"When I began my earlier book to talk about the 'world' (and not about this tree or table)..."
(Redacted from the Remarks on Frazer's Golden Bough)
A reader of this blog emailed me about a quote I had posted from Borges's "An Investigation of the Word", one of his "disowned" early works. While I can see why he might have thought it was unsuccessful, I like the approach he takes. "What is the psychological process whereby we understand a sentence?" asks Borges. And his approach to answering it is to analyse a single sentence from the Quixote ("In a place in La Mancha, whose name I do not wish to recall ...") word for word in order to locate "the content its words yield to the reader". It is a naive approach, but one I have great respect for. There is too much philosophy of language that produces apparently sophisticated theories without providing a single detailed application, a single complete analysis.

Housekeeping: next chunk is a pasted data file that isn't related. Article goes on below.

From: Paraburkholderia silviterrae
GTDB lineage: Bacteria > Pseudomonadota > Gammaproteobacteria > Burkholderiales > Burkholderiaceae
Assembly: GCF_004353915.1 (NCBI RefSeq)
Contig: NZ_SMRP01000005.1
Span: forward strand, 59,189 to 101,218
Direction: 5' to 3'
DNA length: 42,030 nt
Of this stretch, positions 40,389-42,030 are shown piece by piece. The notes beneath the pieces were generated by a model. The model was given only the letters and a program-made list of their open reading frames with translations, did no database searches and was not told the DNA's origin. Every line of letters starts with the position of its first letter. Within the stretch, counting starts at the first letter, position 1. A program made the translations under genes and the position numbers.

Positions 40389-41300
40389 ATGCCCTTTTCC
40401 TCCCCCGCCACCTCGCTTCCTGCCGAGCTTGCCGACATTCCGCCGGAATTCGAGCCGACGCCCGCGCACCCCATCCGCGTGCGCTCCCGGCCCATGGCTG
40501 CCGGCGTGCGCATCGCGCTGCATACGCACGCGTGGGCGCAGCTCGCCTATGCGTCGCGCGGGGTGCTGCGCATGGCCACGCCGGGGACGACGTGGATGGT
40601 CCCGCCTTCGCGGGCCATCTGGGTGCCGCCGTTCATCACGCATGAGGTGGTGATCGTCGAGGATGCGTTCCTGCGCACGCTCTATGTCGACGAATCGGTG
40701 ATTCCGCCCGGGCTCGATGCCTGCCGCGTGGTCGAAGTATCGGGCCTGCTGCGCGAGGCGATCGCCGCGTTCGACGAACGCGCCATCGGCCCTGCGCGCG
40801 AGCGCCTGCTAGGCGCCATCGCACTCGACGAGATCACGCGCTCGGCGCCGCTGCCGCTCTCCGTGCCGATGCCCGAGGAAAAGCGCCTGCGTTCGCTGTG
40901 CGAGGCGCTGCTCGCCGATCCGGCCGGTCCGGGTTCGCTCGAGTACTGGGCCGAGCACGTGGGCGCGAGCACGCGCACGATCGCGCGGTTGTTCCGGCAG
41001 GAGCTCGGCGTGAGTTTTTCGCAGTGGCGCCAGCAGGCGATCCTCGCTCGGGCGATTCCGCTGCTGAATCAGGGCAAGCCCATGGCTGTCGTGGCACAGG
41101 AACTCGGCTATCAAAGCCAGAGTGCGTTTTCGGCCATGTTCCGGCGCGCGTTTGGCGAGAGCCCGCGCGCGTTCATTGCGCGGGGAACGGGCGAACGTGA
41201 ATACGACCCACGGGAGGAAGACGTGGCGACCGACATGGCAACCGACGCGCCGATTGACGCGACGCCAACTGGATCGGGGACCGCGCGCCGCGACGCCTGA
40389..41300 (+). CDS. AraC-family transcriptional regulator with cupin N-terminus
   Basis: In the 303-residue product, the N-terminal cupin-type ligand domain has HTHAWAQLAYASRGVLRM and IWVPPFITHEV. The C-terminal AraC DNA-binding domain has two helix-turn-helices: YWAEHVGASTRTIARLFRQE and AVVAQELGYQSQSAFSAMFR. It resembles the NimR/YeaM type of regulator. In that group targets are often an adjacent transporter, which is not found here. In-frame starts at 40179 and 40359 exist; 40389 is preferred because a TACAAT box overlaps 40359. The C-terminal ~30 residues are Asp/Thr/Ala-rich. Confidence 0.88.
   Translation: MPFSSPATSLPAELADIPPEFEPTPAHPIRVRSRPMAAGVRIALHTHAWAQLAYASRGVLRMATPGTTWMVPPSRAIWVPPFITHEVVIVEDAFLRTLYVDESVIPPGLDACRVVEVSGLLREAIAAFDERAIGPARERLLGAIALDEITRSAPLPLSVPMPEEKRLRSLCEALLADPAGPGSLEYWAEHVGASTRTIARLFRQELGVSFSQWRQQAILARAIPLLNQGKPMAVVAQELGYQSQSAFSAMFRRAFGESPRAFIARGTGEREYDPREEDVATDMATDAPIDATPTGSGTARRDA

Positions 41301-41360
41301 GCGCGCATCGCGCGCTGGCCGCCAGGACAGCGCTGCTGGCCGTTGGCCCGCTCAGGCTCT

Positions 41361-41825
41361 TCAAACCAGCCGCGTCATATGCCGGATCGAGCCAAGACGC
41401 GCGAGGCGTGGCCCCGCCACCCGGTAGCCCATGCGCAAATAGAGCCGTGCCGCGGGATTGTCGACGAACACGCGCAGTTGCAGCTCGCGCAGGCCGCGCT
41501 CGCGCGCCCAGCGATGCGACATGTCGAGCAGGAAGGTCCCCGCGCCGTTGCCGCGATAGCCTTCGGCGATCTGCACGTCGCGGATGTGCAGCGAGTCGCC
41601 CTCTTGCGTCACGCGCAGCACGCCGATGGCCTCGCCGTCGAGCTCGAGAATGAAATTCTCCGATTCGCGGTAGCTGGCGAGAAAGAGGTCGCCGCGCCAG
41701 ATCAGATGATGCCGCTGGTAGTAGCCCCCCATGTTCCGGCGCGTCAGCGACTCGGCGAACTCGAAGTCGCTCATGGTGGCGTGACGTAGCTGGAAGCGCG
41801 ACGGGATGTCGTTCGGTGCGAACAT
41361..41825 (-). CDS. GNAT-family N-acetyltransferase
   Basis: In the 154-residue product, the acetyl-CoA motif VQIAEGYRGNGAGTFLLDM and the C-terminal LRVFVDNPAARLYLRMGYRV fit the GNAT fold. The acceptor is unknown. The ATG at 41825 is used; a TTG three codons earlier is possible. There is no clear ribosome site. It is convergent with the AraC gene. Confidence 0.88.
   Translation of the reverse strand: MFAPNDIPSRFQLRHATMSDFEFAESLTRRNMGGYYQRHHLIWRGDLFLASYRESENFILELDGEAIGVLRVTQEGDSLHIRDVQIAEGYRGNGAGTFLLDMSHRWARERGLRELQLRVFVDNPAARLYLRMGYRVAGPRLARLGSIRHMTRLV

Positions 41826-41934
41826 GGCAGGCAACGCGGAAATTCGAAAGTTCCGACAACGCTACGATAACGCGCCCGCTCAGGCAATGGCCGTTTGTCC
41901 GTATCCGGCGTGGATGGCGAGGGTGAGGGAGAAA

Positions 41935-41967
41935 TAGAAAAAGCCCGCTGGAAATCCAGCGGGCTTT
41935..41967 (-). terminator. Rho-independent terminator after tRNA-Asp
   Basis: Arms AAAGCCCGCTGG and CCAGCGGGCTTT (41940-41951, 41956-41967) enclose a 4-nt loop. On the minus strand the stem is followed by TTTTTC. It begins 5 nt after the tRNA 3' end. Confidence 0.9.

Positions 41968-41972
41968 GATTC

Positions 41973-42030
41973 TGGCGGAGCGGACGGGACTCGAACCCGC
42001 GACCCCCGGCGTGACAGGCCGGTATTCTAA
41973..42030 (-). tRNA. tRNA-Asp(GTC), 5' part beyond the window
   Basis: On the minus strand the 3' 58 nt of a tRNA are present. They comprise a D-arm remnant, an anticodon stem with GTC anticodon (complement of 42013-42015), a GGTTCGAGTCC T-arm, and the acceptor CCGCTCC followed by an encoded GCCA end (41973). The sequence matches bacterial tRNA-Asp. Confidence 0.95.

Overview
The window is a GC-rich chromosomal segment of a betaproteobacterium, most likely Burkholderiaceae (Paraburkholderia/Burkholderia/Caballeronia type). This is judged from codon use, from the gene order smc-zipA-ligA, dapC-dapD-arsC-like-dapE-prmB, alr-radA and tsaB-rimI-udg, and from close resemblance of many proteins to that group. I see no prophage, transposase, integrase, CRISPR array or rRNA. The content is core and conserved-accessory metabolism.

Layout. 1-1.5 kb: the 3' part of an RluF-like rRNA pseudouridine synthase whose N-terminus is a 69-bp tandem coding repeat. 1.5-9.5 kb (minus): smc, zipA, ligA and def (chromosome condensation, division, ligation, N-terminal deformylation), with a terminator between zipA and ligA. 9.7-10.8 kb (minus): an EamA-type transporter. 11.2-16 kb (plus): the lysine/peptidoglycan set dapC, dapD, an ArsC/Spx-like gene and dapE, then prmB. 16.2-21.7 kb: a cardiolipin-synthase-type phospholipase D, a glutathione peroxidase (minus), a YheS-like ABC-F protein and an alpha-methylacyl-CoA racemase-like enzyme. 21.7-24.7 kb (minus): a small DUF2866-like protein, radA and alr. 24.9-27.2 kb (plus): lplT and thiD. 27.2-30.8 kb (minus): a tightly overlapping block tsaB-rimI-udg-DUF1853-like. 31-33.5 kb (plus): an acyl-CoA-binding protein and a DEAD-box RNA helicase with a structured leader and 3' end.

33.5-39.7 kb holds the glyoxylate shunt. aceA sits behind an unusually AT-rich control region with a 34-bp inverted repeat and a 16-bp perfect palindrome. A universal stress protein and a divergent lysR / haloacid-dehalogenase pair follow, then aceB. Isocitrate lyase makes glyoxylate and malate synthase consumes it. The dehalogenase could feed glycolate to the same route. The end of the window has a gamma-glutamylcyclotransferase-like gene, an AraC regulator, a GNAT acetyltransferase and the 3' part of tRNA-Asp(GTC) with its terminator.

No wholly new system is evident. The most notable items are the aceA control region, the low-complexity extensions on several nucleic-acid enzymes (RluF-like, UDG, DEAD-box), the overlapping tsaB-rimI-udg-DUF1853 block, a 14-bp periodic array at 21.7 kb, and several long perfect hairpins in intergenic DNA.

I called my PhD dissertation Likeness and wanted to call the follow up Composure, but I think both words subscribe to a vain philosophical profundity. (That probably won't stop me in the end, of course.) I'm now thinking of calling it Roundness. In it, I want to provide a full answer to the question, "What is the experience of the roundness of a plate?" We are all capable of having this experience; but in what does it consist?
Composure and likeness are, I think, part of what Wittgenstein called the illusory "super-order of super-concepts". That is, one imagines that the task of philosophy is not to analyse specific compositions or specific likenesses but to provide a theory of composition and likeness "as such". But if these theories are to mean anything to us they must usefully guide our practical investigations (note that Borges and Wittgenstein used the same word). "If the words, 'language', 'experience', 'world', have a use, it must be as humble a one as that of the words 'table', 'lamp', 'door'." (PI§97) It is in the spirit of that humility that I want to write my first real book.